when the body aches it tells the truth

I'd been pitting my body and brain against each other. My mind had always won, my body always suffered. I suddenly saw the traumas.

Eunique Deeann
Crossed-Reference
// Roberto Trombetta

t was the last time we hooked up. Like a final “goodbye” even though it had been two months since we broke things off. The last time we’d been together we had been angry, distant — this time, it was just to be close. He initiated, I invited him over, and there we were, in new lives with old baggage.

Rushed foreplay followed by a timely coming on his end and numbness for me that echoed the last few times we attempted to “make love.” I hadn’t been able to connect with him in a while now and it wasn’t just intimately. A wall went up one day and no matter how we tried, I couldn’t see over or around it. I smiled, attempting confirmation that I was there with him.

But he’d been looking at my face for nearly a year now — he knew when I was telling a lie. Go get your vibrator, I want to make you come. I felt embarrassed, ashamed.

This had become an infatuation for him. Why I couldn’t.

It had started a few months earlier when things weren’t great, but before things got really bad. Mostly it was the standard stress that gets to any couple. A sarcastic comment here, a passive-aggressive text there. But bigger things were weighing in too. Things that my brain ran through in the background on constant replay as I tried to forget them and move on. Things that challenged my own way of living, my beliefs, my vision of what partnership was for me.

He accused me of faking it in bed. I denied it at first to appease his ego. He continued to persist — I got angry. How dare you tell me what I’m feeling in my own body! I couldn’t admit it. I know what I’m doing and not doing when I’m coming.

Love-making had turned to hate-fucking and I couldn’t get off to save my life.

I felt nothing. As these memories resurfaced, the rage I thought I let go of when we split bubbled up too.

In a moment that is supposed to be about sex — maybe even about us — he has the audacity to bring It up. To humiliate me one last time? To win somehow?

So I lie naked with his manhood hovering over me — I sigh and cave in. I grab my vibrator and place it in his hands. He smiles smugly and turns it on staring me in the face. It’s okay, he says, before lowering it to my body.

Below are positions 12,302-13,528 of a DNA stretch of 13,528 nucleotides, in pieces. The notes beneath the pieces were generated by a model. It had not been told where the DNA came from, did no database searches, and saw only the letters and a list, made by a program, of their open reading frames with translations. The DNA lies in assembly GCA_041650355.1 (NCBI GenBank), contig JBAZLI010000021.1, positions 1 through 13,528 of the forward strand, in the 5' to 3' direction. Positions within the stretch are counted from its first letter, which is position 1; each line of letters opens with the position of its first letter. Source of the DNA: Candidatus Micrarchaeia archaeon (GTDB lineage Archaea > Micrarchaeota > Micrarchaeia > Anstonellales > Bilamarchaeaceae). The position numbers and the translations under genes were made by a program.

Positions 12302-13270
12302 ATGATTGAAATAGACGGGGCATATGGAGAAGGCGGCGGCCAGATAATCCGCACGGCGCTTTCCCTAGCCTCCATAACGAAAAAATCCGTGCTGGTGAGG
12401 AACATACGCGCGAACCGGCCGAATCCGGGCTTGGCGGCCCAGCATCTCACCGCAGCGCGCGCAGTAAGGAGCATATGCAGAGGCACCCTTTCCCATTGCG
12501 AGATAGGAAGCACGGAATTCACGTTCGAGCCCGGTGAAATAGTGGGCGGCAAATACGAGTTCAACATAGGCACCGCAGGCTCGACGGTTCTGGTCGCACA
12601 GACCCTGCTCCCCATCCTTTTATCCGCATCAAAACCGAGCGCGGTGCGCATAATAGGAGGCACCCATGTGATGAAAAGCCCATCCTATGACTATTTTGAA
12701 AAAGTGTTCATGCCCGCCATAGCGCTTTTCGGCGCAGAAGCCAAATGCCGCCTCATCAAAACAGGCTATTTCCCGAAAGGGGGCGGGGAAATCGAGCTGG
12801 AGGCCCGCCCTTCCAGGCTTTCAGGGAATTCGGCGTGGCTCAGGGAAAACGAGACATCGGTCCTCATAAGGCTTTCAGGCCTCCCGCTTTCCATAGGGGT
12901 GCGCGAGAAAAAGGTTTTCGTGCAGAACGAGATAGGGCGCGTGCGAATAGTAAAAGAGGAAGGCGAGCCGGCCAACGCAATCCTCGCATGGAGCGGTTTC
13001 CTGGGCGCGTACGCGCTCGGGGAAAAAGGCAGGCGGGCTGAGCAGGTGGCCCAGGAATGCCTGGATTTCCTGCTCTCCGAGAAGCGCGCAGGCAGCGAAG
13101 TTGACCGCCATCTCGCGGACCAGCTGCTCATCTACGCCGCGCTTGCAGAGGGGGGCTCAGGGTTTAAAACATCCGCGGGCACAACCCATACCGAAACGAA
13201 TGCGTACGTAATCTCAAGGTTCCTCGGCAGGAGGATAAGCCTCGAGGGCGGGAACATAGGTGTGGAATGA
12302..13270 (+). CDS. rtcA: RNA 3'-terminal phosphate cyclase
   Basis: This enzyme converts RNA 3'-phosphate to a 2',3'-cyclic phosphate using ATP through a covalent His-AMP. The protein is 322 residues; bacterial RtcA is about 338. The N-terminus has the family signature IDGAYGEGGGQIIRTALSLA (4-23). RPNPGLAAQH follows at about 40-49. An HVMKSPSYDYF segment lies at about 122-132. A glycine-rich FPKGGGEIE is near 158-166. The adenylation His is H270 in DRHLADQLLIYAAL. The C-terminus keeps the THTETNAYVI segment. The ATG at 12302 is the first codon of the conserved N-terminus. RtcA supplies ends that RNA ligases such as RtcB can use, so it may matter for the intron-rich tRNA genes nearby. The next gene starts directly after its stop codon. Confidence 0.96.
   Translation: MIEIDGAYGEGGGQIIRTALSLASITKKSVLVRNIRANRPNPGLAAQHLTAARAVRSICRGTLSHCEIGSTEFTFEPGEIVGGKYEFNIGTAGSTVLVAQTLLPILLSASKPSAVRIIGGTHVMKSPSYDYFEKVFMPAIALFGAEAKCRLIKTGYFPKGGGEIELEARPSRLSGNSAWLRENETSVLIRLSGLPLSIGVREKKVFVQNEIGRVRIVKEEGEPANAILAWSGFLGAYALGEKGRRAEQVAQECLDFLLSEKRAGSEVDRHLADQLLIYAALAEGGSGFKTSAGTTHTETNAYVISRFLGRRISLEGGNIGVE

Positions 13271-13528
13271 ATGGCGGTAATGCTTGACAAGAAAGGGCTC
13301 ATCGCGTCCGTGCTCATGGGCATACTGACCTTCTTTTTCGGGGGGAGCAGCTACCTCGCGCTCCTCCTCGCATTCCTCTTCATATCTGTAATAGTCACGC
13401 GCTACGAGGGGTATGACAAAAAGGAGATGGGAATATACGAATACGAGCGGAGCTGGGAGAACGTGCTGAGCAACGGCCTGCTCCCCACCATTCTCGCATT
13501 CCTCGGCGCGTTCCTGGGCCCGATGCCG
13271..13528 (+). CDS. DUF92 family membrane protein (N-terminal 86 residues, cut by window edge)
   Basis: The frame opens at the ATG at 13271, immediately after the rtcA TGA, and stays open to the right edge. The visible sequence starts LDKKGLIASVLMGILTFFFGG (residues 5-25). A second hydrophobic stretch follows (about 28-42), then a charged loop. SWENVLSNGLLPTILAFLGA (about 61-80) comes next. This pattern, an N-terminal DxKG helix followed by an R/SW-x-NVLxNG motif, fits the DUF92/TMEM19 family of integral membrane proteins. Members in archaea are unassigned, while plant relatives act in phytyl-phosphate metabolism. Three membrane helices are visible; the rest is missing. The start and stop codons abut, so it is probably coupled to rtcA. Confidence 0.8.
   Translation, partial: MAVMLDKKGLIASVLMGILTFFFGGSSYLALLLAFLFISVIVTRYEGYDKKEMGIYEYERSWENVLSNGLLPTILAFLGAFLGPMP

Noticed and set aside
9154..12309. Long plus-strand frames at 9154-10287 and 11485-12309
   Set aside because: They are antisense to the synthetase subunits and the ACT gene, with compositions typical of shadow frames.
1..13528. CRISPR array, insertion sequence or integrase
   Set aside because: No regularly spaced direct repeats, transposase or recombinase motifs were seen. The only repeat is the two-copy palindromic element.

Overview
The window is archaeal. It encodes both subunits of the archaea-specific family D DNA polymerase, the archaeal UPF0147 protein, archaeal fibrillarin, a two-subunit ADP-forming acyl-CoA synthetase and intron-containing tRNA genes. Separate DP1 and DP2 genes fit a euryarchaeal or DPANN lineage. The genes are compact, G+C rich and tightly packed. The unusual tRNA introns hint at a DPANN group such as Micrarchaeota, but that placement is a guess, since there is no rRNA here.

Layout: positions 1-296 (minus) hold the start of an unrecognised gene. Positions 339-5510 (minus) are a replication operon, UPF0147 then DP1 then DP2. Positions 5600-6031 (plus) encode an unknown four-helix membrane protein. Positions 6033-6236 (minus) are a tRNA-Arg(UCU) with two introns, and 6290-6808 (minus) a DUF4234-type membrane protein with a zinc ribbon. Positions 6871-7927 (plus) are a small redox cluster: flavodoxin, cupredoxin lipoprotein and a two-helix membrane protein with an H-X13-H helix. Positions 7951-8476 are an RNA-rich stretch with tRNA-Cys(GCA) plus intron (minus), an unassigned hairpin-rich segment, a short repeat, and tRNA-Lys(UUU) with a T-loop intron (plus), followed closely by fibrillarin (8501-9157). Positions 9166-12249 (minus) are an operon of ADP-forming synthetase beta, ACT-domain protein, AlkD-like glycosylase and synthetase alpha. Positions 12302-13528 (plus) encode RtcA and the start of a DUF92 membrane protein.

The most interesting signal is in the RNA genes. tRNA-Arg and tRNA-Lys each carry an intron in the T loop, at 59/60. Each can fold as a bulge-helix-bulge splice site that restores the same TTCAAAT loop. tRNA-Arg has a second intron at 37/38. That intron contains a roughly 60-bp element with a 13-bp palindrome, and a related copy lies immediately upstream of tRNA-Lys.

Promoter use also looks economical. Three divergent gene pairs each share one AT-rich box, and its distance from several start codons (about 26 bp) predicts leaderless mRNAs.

For nearly ten minutes we silently challenge the other to do something different. Stared into each other’s eyes until I got tired of it all and gently pushed him away. I’m just not going to today, okay?

This was the smallest I’d felt in a while. He left shortly after our combined dissatisfaction of my inability to climax, but I didn’t cry that day. I didn’t allow myself to feel anything. I just turned off the lights and put myself to bed.

But the next day, all I could think about was …have I always had this issue?

I spun, spiraled. Anxiety rose to cloud my mind. I challenging every “real reason” why things hadn’t worked with all my past partners. How I wasn’t able to satisfy this one. That’s why he left. A million self-sabotaging thoughts raced through my head about being less than a good lover. Nitpicking my body, my sexuality, questioning, Do I even know how to come? Have I always been faking? Am I just numb?

In reality, I had been satisfied by this partner for the majority of our relationship. I thought about the first time we had sex, how I came with an ease that felt natural. This was how most of our sex was, until the last few months. When life got hard, we began to fight, and dissatisfaction towards each other grew to reflect in our sex.

Our intimacy became forced, challenged, demanded. I knew deep down there was nothing wrong with me, but topically, my mind was insisting I had an issue. Maybe it was right. I remembered having trouble with another boyfriend before and then questioned if I was faking the entirety of my sexual history.

Honestly, I couldn’t decide.

I cried a lot over the days that followed. I was as sad as I had been before, but now with another problem to solve. Breakup sex is a terrible idea, I told myself, ashamed for giving in. For missing him, for wanting to be close to him, to someone, to be held.

And then the next day my body froze up.

The center of my back became so stiff it brought tears to my eyes. I couldn’t turn or bend forward. I could barely move my arms. I laid in agony. I didn’t know what was happening, but I knew this was more than a muscle spasm. I moved to the floor in an attempt to find relief and googled “emotional connection to back pain.”

I skimmed article after article. One mentioned “body armoring”, described as:

“A mental muscle reflex in the body, involving tensing of muscle tissue whenever stress or emotion is experienced. To protect itself, the body takes a defensive, tight, and stiff stance.”